Reel On Hai | A Public Outreach Project of the Karachi Biennale 2017
With a population of over 24 million, Karachi is home to a very ethnically diverse population. It has grown in size from a small coastal settlement to a mega city after the independence of the country, to accommodate a large migrant population. Today it is a cultural microcosm of the country, as historically it has opened its arms to all who are drawn here by the opportunities and often the sanctuary it offers.
A city that sees constant expansion, construction sites are abundant and so are the empty cable reels that are often discarded.
This cable reel can also be seen as the symbol of the industry that changed a sleepy harbour town into the manufacturing powerhouse of the country. The miles of cable these reels hold are the tentacles that deliver power to the rapidly expanding neighborhoods and growing industry.
One of Karachi’s most pressing problems has been the inadequate solid waste management rendering this city ugly by the excessive garbage it produces. Art from discarded objects is therefore a powerful green gesture that enables recycling of waste and elevating it with imagination and innovation.
Living in an area of Karachi that is relatively new and still being developed, I used to come across a lot of empty cable reels near my house. Made of wooden planks, the surface of the disks were ideal for creating art or converting them into usable design. Igniting my passion, this became the start of a two year long creative journey which was named ‘Reel On Hai’. This ambitious project was aimed at rescuing an industrial waste product and recycling it into art. As a trustee and founder member of The Karachi Biennale, I presented the concept to them and we decided to make it the main outreach project of the KB17. Armed with a vision and a workable concept, I invited a group of like-minded professionals to help me execute a multiple reel project and fine tune the idea. The group which included artists, architects, educationists, designers and students formed the Public Outreach Committee of the KB17.
With the largest cable manufacturers in the country, Pakistan Cables came on board as the ‘Main Activity Partner’. An open call was sent out via social media, to artists, architects and designers, to come up with interesting and innovative ways to transform this otherwise mundane object to something riveting.
Permissions from the government for placing the reels at public sites were difficult to come by. The alternative was to position the spools at semi-public spaces where maximum public interaction could be garnered. The next step was the selection and placement of artworks so that people living in and around the area could relate to them. Our first reel was placed at an area in north-western Karachi called Orangi Town. Home to over 2.5 million people from various ethnicities, Orangi is a microcosm of Karachi.
Art with figures is not looked at favourably by a large section of the population. We therefore felt that the residents of Orangi would connect better with calligraphy. The artist we chose was a famous graffiti artist named Sanki King who covered the reel with calligraphic quotes by 3 Pakistani icons.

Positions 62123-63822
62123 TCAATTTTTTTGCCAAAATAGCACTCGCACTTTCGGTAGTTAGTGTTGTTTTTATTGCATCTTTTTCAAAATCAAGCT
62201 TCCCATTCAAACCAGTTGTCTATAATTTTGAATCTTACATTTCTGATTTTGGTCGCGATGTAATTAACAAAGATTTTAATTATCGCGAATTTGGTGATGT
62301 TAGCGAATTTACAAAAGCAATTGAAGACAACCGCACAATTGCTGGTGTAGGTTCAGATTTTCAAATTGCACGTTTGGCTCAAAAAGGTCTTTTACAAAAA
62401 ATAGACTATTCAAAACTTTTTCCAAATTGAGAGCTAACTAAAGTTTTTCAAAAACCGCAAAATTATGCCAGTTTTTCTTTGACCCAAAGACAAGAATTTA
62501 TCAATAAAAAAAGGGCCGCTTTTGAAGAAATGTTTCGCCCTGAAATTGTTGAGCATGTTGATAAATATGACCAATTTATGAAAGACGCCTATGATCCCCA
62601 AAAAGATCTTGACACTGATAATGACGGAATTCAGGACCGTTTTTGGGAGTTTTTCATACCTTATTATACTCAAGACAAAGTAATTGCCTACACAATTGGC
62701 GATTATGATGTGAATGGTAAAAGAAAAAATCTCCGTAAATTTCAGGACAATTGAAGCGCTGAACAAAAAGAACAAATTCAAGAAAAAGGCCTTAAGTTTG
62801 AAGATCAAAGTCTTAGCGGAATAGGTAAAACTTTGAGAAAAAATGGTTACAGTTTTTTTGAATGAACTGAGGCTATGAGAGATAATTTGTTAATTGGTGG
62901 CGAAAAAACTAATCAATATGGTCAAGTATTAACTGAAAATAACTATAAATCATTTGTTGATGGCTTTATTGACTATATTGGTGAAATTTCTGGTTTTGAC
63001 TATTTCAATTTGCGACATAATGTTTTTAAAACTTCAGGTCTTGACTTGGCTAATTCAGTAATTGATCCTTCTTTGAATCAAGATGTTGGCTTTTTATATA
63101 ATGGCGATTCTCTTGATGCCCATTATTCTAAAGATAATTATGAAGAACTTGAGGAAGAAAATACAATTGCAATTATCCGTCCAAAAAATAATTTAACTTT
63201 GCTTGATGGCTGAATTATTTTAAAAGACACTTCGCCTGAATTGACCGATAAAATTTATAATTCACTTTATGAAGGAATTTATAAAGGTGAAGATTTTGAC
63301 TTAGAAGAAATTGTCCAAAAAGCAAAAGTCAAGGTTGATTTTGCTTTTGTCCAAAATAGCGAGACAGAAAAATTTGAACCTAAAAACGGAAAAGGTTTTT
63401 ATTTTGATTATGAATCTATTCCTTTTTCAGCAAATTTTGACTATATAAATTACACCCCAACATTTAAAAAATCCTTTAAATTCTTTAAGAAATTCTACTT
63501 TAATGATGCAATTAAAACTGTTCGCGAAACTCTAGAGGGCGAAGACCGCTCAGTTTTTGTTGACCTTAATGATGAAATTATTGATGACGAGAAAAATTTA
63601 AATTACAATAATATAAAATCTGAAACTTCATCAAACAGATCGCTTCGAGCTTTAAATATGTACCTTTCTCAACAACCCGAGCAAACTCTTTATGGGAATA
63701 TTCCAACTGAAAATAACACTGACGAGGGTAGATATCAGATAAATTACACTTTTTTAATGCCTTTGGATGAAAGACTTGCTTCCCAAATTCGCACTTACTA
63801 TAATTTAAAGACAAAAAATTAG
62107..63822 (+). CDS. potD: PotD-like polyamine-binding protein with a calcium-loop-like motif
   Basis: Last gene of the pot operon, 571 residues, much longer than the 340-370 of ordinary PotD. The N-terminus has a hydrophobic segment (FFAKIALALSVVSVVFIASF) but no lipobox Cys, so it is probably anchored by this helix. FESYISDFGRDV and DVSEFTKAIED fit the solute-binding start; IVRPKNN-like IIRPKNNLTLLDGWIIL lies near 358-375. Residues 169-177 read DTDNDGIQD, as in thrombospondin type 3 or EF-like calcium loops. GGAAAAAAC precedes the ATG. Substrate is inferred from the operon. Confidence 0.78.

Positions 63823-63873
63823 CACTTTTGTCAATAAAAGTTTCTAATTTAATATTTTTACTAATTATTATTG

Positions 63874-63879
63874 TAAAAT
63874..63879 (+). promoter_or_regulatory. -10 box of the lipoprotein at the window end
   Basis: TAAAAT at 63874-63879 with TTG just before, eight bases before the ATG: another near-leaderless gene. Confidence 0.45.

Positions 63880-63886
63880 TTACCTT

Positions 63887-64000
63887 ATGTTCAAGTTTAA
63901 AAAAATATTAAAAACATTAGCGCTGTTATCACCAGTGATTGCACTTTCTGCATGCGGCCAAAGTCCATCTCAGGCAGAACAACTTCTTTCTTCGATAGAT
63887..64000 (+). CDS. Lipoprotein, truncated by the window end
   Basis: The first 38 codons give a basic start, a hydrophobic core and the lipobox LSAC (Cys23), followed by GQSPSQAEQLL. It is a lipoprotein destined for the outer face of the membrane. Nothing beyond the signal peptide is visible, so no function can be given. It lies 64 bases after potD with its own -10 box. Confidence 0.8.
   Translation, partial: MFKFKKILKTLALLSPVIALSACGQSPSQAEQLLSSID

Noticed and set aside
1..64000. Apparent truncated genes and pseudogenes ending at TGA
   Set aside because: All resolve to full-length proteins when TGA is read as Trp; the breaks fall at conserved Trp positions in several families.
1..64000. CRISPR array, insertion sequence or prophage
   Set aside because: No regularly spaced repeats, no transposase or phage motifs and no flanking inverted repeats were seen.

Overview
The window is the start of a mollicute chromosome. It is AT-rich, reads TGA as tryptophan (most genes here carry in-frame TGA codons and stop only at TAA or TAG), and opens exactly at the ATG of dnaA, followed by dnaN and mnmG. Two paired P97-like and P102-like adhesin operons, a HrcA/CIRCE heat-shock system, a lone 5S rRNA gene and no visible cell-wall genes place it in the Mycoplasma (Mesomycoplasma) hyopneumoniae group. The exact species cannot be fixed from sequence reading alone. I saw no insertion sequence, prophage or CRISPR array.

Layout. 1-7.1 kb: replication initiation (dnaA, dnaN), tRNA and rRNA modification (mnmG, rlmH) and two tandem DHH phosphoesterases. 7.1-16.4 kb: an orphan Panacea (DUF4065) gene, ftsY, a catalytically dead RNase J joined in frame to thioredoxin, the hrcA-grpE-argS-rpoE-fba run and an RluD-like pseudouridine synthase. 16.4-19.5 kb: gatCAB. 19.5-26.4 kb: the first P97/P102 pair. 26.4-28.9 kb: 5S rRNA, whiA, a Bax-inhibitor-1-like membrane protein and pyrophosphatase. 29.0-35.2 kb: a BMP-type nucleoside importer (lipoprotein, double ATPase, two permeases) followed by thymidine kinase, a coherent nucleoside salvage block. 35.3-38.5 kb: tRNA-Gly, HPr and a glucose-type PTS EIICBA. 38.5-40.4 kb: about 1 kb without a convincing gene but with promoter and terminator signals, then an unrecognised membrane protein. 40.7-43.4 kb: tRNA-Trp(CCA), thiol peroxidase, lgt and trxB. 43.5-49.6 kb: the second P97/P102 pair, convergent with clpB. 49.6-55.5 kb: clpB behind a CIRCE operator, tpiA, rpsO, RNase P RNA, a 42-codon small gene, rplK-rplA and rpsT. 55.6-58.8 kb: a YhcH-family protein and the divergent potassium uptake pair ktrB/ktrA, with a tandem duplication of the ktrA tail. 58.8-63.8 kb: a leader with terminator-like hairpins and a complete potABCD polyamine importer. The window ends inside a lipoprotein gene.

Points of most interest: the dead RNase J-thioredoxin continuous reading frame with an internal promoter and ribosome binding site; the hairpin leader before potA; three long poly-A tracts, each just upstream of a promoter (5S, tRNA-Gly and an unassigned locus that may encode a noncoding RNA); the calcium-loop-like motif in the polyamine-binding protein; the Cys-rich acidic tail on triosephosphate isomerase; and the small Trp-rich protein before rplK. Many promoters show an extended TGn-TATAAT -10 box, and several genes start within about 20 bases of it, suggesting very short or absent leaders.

The second reel was placed in the heart of old Karachi.
Constructed in 1881, The Saint Patrick’s Cathedral is a magnificent structure and the oldest church in the city. The area around the church is inhabited by Goan Christians who speak primarily in English. There are also 6 English medium, convent schools around the church. Artist/political cartoonist Feica’s cartoons feature in Pakistan’s largest circulated English daily. Feica created the artwork with his daughter. The work references interfaith harmony, tolerance and peace. They encouraged spectators to paint with them.
All subsequent artworks were also placed after equal deliberation and consideration. Parks, hospitals, colleges, universities, hotels, the central jail, Karachi zoo, and many other high footfall places. These reels now dot the urban landscape of Karachi.
So far around 39 reel artworks created by 58 artists have been installed at various locations around Karachi. From Orangi Town to Saddar from Gulshan-e-Maymar to Garden East, artists, designers and architects both local and international, have worked on site to not just create art but also to engage communities living around the area
Other than creating a successful collaboration between the artists and the corporate sector, the most encouraging part about this project was that it managed to rope in the stakeholders of the city. The Public Outreach Committee of the Karachi Biennale 2017 managed to unite artists, designers, businessmen, educators, consulates, the Catholic archdiocese, doctors, hoteliers and students. Everyone gave freely of their time and talent for the betterment of the city.
While local communities took ownership of the reels as well as a muted sense of pride, the media was fulsome in its appreciation. Major publications such as Express publications, Daily Dawn covered the project, electronic media too gave the project ample coverage. The project has been well received in general and today the reels remain silent witnesses to Karachi’s urban chaos.
Masuma Halai Khwaja is an artist, art educator and curator. She is a Founder member, Trustee and Chairperson for the Public Outreach Committee of the Karachi Biennal Trust.
Masuma wishes to thank all the team members who worked tirelessly towards the project: Nasheed Imran, Bina Ali, Mohsin Saeed, Khushbu Shaukat, Fatema Mandviwala, Ali Imani, Shehzar Abro, Safa Fareed, Zoya Nasir, Ambareen Thompson, Ainee Shehzad.